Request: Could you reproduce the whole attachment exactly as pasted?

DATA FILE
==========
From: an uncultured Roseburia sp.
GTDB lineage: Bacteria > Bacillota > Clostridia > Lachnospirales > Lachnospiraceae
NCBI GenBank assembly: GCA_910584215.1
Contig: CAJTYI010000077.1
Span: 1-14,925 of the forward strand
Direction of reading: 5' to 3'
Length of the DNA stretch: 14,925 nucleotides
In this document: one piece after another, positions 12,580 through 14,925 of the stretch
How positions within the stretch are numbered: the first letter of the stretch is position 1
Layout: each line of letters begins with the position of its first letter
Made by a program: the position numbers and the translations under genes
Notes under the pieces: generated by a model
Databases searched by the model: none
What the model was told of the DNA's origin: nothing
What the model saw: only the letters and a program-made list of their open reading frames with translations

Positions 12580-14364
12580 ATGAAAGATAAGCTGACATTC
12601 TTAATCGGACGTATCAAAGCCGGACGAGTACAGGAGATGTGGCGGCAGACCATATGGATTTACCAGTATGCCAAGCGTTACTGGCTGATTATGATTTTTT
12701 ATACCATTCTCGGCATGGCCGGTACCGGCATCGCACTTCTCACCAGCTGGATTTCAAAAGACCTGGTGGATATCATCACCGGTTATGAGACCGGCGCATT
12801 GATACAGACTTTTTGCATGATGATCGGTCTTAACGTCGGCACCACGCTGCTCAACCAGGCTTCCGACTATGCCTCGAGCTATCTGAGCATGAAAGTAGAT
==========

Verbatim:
From: an uncultured Roseburia sp.
GTDB lineage: Bacteria > Bacillota > Clostridia > Lachnospirales > Lachnospiraceae
NCBI GenBank assembly: GCA_910584215.1
Contig: CAJTYI010000077.1
Span: 1-14,925 of the forward strand
Direction of reading: 5' to 3'
Length of the DNA stretch: 14,925 nucleotides
In this document: one piece after another, positions 12,580 through 14,925 of the stretch
How positions within the stretch are numbered: the first letter of the stretch is position 1
Layout: each line of letters begins with the position of its first letter
Made by a program: the position numbers and the translations under genes
Notes under the pieces: generated by a model
Databases searched by the model: none
What the model was told of the DNA's origin: nothing
What the model saw: only the letters and a program-made list of their open reading frames with translations

Positions 12580-14364
12580 ATGAAAGATAAGCTGACATTC
12601 TTAATCGGACGTATCAAAGCCGGACGAGTACAGGAGATGTGGCGGCAGACCATATGGATTTACCAGTATGCCAAGCGTTACTGGCTGATTATGATTTTTT
12701 ATACCATTCTCGGCATGGCCGGTACCGGCATCGCACTTCTCACCAGCTGGATTTCAAAAGACCTGGTGGATATCATCACCGGTTATGAGACCGGCGCATT
12801 GATACAGACTTTTTGCATGATGATCGGTCTTAACGTCGGCACCACGCTGCTCAACCAGGCTTCCGACTATGCCTCGAGCTATCTGAGCATGAAAGTAGAT